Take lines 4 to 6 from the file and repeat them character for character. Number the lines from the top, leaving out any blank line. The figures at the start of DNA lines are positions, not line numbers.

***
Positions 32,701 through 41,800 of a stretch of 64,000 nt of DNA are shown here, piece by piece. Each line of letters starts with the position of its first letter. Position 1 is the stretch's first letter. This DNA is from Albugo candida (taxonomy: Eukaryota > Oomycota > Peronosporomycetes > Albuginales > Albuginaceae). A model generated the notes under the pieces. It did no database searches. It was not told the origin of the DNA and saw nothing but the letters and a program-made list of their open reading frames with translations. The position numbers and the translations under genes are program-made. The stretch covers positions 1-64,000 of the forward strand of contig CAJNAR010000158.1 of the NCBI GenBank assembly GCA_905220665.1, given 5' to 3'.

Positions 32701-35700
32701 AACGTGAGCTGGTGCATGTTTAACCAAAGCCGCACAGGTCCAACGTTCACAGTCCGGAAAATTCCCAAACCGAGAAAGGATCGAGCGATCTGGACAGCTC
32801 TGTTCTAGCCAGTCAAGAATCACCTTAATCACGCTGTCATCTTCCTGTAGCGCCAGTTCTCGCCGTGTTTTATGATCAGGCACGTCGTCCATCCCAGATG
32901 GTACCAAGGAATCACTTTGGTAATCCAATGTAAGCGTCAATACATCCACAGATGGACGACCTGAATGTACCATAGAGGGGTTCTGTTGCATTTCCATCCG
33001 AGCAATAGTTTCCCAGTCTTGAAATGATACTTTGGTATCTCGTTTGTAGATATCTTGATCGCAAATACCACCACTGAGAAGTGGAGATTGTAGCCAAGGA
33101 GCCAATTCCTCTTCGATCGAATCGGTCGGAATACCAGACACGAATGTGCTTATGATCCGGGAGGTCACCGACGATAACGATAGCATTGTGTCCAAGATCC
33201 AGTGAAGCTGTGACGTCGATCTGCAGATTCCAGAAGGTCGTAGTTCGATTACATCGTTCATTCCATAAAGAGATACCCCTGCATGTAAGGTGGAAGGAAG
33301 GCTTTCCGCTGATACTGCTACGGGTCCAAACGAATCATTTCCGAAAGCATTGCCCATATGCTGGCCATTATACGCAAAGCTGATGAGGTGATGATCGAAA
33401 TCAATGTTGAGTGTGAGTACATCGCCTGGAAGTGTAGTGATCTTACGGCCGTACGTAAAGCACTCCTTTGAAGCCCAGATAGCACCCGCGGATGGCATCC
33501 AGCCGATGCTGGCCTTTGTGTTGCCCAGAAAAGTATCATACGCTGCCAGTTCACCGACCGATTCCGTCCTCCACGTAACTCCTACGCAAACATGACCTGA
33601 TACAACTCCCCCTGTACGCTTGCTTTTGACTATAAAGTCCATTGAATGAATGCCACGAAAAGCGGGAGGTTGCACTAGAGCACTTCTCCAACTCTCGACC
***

32801 TGTTCTAGCCAGTCAAGAATCACCTTAATCACGCTGTCATCTTCCTGTAGCGCCAGTTCTCGCCGTGTTTTATGATCAGGCACGTCGTCCATCCCAGATG
32901 GTACCAAGGAATCACTTTGGTAATCCAATGTAAGCGTCAATACATCCACAGATGGACGACCTGAATGTACCATAGAGGGGTTCTGTTGCATTTCCATCCG
33001 AGCAATAGTTTCCCAGTCTTGAAATGATACTTTGGTATCTCGTTTGTAGATATCTTGATCGCAAATACCACCACTGAGAAGTGGAGATTGTAGCCAAGGA